Welcome back, readers! Recently I noticed a post in the forum by undercoverlucky requesting a more in-depth look at EV (expected value). Before we delve too deeply I wanted to make a special thank you to one of our fellow QSer's, WeQu, whose help was greatly appreciated as I'm no data miner at heart.
Here's one definition of our topic at hand:
"Expected value, when it exists, is almost surely the limit of the sample mean as sample size grows to infinity."
In relation to cracking Magic packs, this consists of determining the average value of each pack (typically with emphasis on the rares).
Calculating the EV of a Pack
Step 1: Determine the estimated value of all rares in the set.
To accomplish this we'll need to add all the current values and then divide by the total number of rares. We'll want to do the same for mythics, though our calculations will need to include the fact that mythics are less likely to be opened. One could in theory continue this trend to include uncommons (multiplying the estimated value by 3, although that wouldn't take print runs into account) and similarly commons. However, given that the estimated value of commons and uncommons for a set is incredibly low, we typically ignore these calculations. Foils are a different challenge all together.
Here are the current estimated values at TCG mid (on 5/9/13) for the current Standard-legal sets:
|Set||Mythic Rare||Rare||Uncommon||Double-faced Mythic||Double-faced Rare|
|Return to Ravnica||$5.50||$2.10||$0.23||-||-|
Step 2: Find the average aggregate value of the rare slot
This is accomplished by taking a weighted average between the mythics and the rares. The equation is:
Weighted Average = x1 * w1 + x2 * w2
x1 and x2 are the mythic and rare average values, respectively, and w1 and w2 are their proportionate weight. The probability of pulling a mythic in most booster packs is about 1/8, so that makes the weight for mythics 1/8 (0.125) and that for rares 7/8 (0.875).
For the current set, Dragon's Maze, the weighted average is ($10.50 * 0.125) + ($1.87 * 0.875) = $2.95
Step 3: Add the average value of the uncommons
This step is optional, as discussed above. It should yield a more accurate result, but it's important to note that average TCG values for many uncommons can be difficult to find. (This is one reason people often don't factor uncommons into EV calculations.)
Take the rare value above and add the average uncommon value ($0.29) multiplied by 3. This gives us roughly $3.82 a pack, which is right around MSRP. By this calculation, if we can purchase packs at MSRP and sell every rare and uncommon at its average TCG price, we should about break even.
It is crucial to note that this phenomenon occurs with almost every new set, but the average value will drastically decrease as more packs are opened and supply meets up with demand. If you run this calculation in about three weeks, you'll most likely find the average value of Dragon's Maze drastically lower than $4.00. This can be verified looking at an older set:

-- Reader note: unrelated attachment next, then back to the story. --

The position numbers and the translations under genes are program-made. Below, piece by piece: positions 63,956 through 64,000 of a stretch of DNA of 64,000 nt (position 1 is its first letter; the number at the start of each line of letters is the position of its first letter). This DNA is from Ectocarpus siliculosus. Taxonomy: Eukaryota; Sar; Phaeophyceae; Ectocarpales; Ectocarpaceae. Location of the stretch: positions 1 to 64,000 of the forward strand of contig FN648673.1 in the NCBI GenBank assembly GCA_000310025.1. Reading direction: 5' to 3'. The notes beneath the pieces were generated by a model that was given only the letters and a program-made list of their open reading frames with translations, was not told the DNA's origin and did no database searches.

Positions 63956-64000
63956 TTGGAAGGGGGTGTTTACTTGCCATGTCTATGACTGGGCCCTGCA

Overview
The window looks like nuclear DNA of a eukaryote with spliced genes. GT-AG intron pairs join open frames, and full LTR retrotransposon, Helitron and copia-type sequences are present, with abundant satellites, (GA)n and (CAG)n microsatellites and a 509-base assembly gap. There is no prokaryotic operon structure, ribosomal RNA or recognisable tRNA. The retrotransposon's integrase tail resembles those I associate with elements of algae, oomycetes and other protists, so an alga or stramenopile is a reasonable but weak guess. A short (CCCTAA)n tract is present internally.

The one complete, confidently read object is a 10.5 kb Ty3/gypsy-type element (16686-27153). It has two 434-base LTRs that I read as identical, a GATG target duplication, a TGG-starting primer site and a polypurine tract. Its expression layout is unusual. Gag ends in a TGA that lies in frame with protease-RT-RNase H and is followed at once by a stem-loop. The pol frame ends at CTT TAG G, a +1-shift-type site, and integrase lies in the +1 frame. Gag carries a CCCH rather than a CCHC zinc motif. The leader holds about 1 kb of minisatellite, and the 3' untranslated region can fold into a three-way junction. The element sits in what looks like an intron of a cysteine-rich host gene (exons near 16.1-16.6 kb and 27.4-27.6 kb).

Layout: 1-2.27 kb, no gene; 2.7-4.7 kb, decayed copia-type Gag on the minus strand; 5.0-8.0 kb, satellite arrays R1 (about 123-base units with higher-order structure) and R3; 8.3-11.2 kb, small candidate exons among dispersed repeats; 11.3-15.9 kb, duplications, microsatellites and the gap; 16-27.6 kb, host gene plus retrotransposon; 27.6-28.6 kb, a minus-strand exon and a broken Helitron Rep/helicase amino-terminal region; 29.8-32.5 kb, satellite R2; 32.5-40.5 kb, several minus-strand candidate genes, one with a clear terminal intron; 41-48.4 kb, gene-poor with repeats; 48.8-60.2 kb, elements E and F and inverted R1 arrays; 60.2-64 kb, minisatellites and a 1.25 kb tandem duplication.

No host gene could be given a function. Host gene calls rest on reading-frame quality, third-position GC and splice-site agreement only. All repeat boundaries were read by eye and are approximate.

Avacyn Restored Weighted Average = ($6.56 * 0.125) + ($1.69 * 0.875) = $2.30.
After adding three times the average uncommon value ($0.22) we have roughly $2.96 per pack.
Large Sample Sizes Required
It's important to remember this concept is based on the idea of opening a very large number of packs. I mention this because most people buy just a few boxes, from as little as one or two. If you are in that camp, you want to alter your calculation for a smaller sample size.
Basically, you want to isolate and separate the outliers, the few chase rares and mythics that keep the mean average of a set up. In these cases, it's wise to chart current prices on a bell curve and eliminate the largest outliers on the mythic rare scale. You tend to get only about four per box, out of a total 10-15 mythics in a given set. This means the probability you see one of the more valuable ones is between 26.66% and 40% (depending on the number of mythics and how many are expensive.)
So now you know how to calculate the estimated value of a pack.
The funny thing is that we often estimate a rough value without even doing the equations. Typically when you look at a set's rares and see a lot of $0.5 to $1.00 cards your brain lets you know that you're more than likely not going to get your $4.00 worth out of a pack. This is why with the exception of draft and sealed you'll rarely see competitive players cracking packs. It's usually cheaper to buy the cards you actually need directly, rather than risk pulling a bunch of bulk you don't.
On a Side Note
Cracking packs is still fun (at least for me) and sometimes a necessity, like when a set first comes out. Personally, the only packs I get come from pre-ordered boxes (because the cost per pack is closer to $2.70 or $2.44, depending on how many boxes I buy) or prize packs from tournaments. Outside of (pre-)release events I don't really enjoy drafting or sealed, but that's a personal preference.
One factor unrelated to estimated value that one should consider when determining whether to buy packs/boxes is the opportunity cost for trades. The best time to trade is right when a new set comes out, as all types of players want to get their hands on the new cards. This is why I crack prize packs I receive during the first few weeks of a set's release; any other time I'd rather trade them in for store credit to pick up singles.